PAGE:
If you’re a limited company contractor, before 31st January next year you are likely to have to sit down and get to grips with your Self Assessment Tax Return (SATR). Unsurprisingly, this annual task is rarely a popular one, and errors are easy to make if you are unprepared.
In this article, we highlight some common SATR mistakes to avoid, by focusing on the ‘what not to do’ when it comes to filing your return.
If you are submitting your return yourself, you should double-check all the figures you use – typically your salary, dividend and ‘other income’ data. If your accountant is filing on your behalf, you are still ultimately responsible for the accurancy of the data, so you should check the draft SATR before signing it off.
Unsurprisingly, you should never deliberately record inaccurate figures, as this could lead to significant penalties.
Missing the filing deadlines
After going to the work of filling in all your details, don’t forget to press ‘send’! Government systems allow you to save your form and come back to it at a later date, but you must ensure you don’t forget about the process and miss the boat. You have until 31st January after the tax year’s end to submit online, but failure to do so promptly could result in penalties being issued. For more information on deadlines and the penalties for missing them, visit this HMRC page. The 31st January is also the deadline to pay any tax you may owe – in cleared funds.
Not dating and signing!
If you’re one of the growing minority to subimt a paper return, you might be in a rush to get it sent off in order to beat the deadline (31st October), but whatever you do, don’t forget to sign and date the document, as failure to do so could result in the invalidation of the form. Your accountant will be able to confirm that failure to sign tax documents in general is one of the most common mistakes committed by clients.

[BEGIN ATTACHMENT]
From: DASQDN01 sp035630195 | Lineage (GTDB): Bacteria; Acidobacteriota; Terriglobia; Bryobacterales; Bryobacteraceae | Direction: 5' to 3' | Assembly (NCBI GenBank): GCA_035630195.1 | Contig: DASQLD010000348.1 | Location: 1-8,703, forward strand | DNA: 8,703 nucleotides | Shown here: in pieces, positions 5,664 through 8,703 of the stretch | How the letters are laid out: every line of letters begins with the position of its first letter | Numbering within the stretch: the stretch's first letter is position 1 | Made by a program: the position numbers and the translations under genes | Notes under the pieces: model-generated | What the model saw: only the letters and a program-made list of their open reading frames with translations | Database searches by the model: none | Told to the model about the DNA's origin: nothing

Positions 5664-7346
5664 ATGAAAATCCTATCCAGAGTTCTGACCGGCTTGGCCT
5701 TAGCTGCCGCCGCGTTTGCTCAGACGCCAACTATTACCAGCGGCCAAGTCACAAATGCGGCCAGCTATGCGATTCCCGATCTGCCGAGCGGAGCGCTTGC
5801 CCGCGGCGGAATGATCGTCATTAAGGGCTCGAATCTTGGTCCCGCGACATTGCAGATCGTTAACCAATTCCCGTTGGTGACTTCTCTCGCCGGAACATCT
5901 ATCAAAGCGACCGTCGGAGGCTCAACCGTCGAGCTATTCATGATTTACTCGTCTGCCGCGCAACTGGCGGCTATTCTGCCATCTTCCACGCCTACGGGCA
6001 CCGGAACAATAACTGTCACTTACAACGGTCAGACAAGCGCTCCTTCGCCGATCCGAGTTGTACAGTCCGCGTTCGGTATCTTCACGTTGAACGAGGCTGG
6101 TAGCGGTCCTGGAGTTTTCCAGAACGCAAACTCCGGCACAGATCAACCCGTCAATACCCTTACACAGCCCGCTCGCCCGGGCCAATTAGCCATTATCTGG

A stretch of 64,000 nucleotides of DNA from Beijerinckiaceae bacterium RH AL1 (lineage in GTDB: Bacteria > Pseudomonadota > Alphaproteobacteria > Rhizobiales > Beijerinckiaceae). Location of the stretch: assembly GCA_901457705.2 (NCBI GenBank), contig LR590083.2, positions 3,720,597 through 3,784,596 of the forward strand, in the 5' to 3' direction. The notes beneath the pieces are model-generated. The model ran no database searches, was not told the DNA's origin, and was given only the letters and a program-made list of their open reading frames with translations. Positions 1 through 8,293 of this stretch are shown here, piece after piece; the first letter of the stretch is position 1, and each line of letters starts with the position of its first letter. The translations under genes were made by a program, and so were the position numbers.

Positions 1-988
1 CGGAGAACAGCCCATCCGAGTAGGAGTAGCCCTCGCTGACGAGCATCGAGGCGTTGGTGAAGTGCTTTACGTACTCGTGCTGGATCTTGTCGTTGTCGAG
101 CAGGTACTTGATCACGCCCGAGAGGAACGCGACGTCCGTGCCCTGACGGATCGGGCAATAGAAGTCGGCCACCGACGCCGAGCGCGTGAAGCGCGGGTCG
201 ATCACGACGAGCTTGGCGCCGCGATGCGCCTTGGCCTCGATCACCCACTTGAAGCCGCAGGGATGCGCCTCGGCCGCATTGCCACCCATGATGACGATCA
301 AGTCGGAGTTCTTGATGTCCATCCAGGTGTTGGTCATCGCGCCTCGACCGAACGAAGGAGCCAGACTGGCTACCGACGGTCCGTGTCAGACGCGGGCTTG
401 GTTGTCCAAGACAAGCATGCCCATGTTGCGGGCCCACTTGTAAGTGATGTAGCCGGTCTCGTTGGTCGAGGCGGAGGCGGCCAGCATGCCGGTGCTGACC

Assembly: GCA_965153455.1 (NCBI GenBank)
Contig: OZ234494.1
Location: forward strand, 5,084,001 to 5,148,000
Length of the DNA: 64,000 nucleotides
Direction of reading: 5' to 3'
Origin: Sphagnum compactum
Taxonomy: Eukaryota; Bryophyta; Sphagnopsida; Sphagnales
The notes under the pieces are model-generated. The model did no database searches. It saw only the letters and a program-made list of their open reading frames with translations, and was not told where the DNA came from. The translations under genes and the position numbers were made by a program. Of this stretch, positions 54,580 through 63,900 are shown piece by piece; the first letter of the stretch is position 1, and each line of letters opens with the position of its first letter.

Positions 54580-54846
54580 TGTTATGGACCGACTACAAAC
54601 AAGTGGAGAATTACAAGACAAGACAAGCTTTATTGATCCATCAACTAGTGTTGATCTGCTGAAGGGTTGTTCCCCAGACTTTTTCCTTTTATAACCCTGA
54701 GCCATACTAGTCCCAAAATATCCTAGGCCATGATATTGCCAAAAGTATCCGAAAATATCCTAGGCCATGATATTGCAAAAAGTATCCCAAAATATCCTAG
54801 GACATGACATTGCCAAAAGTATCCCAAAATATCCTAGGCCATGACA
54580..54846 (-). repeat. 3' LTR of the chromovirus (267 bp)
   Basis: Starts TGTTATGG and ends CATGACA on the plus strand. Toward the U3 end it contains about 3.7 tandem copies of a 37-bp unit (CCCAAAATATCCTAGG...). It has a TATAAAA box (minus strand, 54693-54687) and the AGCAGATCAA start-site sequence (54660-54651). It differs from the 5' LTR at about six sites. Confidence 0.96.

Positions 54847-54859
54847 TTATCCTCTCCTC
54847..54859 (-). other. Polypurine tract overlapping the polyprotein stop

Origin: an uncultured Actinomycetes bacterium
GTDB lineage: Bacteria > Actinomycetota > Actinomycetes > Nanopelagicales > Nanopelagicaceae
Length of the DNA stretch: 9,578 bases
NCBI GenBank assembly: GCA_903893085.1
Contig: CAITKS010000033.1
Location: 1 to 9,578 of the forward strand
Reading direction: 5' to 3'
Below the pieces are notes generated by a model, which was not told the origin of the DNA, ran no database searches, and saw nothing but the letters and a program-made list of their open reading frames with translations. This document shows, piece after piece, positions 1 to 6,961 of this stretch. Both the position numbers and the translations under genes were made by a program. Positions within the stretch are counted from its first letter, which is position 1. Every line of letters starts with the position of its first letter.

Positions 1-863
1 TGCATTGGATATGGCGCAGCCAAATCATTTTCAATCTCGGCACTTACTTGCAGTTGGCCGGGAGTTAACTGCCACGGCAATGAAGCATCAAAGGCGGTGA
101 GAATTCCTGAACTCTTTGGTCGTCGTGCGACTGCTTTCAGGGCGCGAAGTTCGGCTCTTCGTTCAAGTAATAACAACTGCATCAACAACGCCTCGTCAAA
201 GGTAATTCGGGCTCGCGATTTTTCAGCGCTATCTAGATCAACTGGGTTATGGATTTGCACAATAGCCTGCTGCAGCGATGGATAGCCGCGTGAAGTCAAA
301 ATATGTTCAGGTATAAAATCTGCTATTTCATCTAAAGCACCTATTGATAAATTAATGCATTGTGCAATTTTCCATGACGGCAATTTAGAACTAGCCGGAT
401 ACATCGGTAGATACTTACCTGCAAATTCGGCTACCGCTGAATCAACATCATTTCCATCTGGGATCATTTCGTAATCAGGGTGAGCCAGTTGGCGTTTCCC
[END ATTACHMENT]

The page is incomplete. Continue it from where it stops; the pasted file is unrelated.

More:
Missing supplementary pages
You are often required to send / submit supplementary pages to include information on additional income which is not part of your main tax return, so don’t overlook these. These include:
- Interest from gilt-edged and other UK securities, deeply discounted securities and accrued income profits
- Life insurance gains
- Stock dividends, non-qualifying distributions and loans written-off
- Business income receipts taxed as income in a previous tax year
- Share schemes, employment lump sums or compensation payments from your previous employer, etc.
- Other tax reliefs (e.g. if you’ve invested in Venture Capital Trust schemes, or EIS)
Mis-recorded Unique Taxpayer Reference (UTR) or NI number
You could invalidate your SATR by incorrectly recording either your UTR or National Insurance number.
You can find your UTR on previous correspondence from HMRC if you have previously filed online, and if not, you (or your accountant) should register for Self Assessment, allowing 10 working days at least for HMRC to send you your UTR.
Your NI number will have been issued to you when you started working (and will be present on any number of old tax documents in your possession).
Failure to declare all income
Whether it is the relevant income or capital gains, you must declare all of it on your income tax return. If you omit information for any reason, you could be face penalties, particulary if you are subsequently found to have deliberately under-represented your income.
The following types of income must be declared on your tax return:
- Salary from all types of employment during the year
- Dividend income
- Any Government benefits
- Income from pensions
- Income from letting out properties
- Interest on any savings
- Any foreign income (you will need proof if tax has already been paid overseas)
- Employee share schemes
- Any capital gains
Certain types of income you may have received do not have to be reported, including ISAs, National Savings, Premium Bonds and prize winnings.
Poor record keeping
You should keep all relevant paperwork in a safe place to ensure you have everything you need to complete your SATR accurately, as per the list above.
Here is a list of some typical documents a typical contractor will need:
- Salary and benefit-related HMRC paperwork, including P60, P11D and P45
- Records of any student loan payments paid
- Records of any payments into a pensions scheme
- Records of any payments into an employee share scheme
- Details of all income derived from property, such as rentals and any allowable expenses
- Any child benefit received throughout the year
- Bank statements showing any interest paid (and any basic rate tax already deducted)
- Any charitable gifts made during the tax year (to claim tax relief)
- Dividend tax vouchers (from your own company, and any others)
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